I’ve interviewed you before about your work with Oxfam, CIFA, and the White House on large, cooperative poverty initiatives. Would you say something about you as an individual Buddhist and the organization Buddhist Global Relief cooperating with other religious and secular organizations on large-scale efforts? This seems like it has been a priority for you and BGR.

As a small organization run entirely on a volunteer basis, we do not have the funds or personnel to operate in the countries that need the type of assistance we can provide. As I said earlier, the way we work is by forming partnerships with organizations working in those countries, which range from Cambodia and Vietnam, through India and Sri Lanka, to Kenya, Niger, and Malawi in Africa, and Haiti and the US. In this way we can take advantage of their greater expertise, yet we can enter into active partnerships by which we look at their specific needs and help them to formulate specific projects. So far our partners have been mostly secular organizations, though we have also linked up with a few fellow Buddhist partners such as Dharmagiri Outreach in South Africa and Bodhicitta Foundation in India. Some of our partners are larger organizations such as Helen Keller International, but most often we collaborate with smaller, locally based organizations such as Lotus Outreach and Rachana in Cambodia, Ecology Action in Africa, and the What If Foundation in Haiti.

The part of BGR’s website devoted to the walks quotes something you have said: “We’re living at a transformative moment of history when humanity is faced with a critical choice: either we continue to flow with the currents of greed and ignorance and risk devastating the earth, or we adopt a scheme of values that gives pride of place to compassion, care, and social justice.” In a broad sense, what do you think practicing Buddhists can do to promote movement toward the latter option?

Buddhism already gives pride of place to such values as compassion, kindness, and generosity, so stressing these values would not be teaching Buddhists something they are not already familiar with. However, traditionally these qualities are esteemed as personal values conducive to one’s own spiritual growth and beneficial to those in one’s immediate sphere of influence. Today, however, aggressive and destructive forces, relentlessly bent on profit and domination, have put in jeopardy the very survival of human civilization as we know it. Thus, in my opinion, compassion and kindness as purely personal values are no longer adequate to the demands of the era in which we live.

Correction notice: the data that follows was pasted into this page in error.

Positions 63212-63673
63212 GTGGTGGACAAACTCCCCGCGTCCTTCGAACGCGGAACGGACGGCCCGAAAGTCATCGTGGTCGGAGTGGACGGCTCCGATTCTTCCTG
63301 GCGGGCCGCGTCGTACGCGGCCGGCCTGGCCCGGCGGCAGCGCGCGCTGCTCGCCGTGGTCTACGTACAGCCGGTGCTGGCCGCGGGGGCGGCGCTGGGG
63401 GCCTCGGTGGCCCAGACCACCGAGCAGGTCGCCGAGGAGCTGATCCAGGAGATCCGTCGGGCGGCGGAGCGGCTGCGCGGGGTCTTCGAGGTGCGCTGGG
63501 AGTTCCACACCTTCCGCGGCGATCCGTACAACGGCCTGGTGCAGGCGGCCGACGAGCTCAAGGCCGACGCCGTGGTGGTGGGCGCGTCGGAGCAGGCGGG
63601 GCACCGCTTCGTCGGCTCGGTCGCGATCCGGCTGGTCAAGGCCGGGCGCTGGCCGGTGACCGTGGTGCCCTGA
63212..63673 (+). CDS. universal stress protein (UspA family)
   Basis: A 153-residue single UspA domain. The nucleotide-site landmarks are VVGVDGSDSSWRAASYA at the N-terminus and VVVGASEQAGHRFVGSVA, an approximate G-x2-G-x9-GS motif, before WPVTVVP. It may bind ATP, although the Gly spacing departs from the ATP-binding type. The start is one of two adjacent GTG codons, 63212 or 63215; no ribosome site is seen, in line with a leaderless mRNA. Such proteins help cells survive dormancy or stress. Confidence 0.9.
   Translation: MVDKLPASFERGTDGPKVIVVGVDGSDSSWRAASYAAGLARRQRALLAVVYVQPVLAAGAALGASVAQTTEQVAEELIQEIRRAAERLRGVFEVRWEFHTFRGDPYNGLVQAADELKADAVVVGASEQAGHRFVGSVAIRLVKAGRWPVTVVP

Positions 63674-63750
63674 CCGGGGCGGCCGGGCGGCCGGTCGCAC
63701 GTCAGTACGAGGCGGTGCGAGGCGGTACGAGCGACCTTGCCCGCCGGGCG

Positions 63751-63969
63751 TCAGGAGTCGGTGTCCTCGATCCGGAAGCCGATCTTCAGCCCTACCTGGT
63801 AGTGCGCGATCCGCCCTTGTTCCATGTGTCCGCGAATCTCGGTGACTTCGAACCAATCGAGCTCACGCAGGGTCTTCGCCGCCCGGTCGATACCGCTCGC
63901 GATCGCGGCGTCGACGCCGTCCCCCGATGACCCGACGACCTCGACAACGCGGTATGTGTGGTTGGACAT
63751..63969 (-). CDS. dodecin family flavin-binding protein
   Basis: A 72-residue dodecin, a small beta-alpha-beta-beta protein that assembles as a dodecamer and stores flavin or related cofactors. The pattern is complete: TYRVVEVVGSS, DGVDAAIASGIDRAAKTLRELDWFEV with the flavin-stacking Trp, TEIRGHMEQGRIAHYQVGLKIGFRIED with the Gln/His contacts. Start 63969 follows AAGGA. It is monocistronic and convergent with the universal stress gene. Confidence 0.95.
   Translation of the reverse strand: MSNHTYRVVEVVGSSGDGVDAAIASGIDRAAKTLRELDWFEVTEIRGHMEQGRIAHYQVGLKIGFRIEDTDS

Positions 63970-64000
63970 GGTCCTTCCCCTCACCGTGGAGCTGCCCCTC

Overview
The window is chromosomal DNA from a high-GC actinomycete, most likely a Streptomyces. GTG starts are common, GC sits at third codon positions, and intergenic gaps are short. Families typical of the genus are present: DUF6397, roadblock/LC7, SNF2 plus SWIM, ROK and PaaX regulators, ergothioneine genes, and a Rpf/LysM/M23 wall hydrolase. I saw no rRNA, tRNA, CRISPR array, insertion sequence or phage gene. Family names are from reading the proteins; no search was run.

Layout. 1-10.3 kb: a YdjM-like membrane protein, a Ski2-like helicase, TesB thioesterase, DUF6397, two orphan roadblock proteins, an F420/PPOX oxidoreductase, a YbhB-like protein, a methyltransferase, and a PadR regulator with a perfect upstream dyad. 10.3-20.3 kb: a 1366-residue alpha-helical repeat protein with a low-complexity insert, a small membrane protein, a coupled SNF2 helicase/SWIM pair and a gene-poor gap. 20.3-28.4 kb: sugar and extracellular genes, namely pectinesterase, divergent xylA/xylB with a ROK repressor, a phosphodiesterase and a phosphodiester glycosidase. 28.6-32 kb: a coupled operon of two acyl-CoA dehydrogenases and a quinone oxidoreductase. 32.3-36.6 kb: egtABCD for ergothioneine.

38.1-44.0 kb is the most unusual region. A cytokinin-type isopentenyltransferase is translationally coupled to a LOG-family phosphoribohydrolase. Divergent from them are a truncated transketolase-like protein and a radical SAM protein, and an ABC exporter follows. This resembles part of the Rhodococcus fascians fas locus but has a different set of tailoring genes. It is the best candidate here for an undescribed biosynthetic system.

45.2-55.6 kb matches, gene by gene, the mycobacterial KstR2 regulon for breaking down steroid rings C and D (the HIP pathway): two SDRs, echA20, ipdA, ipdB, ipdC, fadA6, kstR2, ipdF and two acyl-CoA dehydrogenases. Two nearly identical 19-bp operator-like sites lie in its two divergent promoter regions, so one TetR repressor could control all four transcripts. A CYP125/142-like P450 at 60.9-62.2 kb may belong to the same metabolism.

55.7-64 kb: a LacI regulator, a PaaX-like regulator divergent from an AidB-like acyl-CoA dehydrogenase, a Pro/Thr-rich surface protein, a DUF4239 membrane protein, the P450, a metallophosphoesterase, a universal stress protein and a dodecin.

There is also, in Buddhism, a tendency to treat such qualities as love and compassion as purely subjective states, to be cultivated in meditation and personal relationships. This would be a type of compassion that is like a piece of classical art: beautiful and praiseworthy but inert. What we need, in my view, is a kind of love and compassion that can gush forth and reshape our social milieu. This would be a compassion conjoined with a wider global vision and spurred on by the courage to engage the hard, even brutal reality of greed, militarism, lust for power, and heartless exploitation so rampant in the modern world.

To respond effectively to our contemporary crisis, I believe we must elevate the sacred Buddhist values of love and compassion to the position of guiding principles that can drive the choices we make on matters of social, political, and economic policy. Further, while I think the idea of social justice is implicit in the Buddhist tradition, it has not been articulated as clearly as it has been in modern Western political theory. Quite independently of what the Buddhist scriptures might say, I feel that it is necessary for contemporary Buddhism to incorporate principles of social and economic justice into our thinking and programs of social action. The commitment to social and economic justice, and the mobilization of a common will to implement this commitment through courageous nonviolent action, is something that Buddhists can learn from the West, especially from the civil rights and antiwar movements of the 1960s.

How can those who would like to participate or donate help?

To learn more about the walks, how to register for a walk near you, and donate to support the walk, please see the BGR website: www.buddhistglobalrelief.org. All the information you need is right there. But please don’t delay, because the walks in the US will begin on October 13.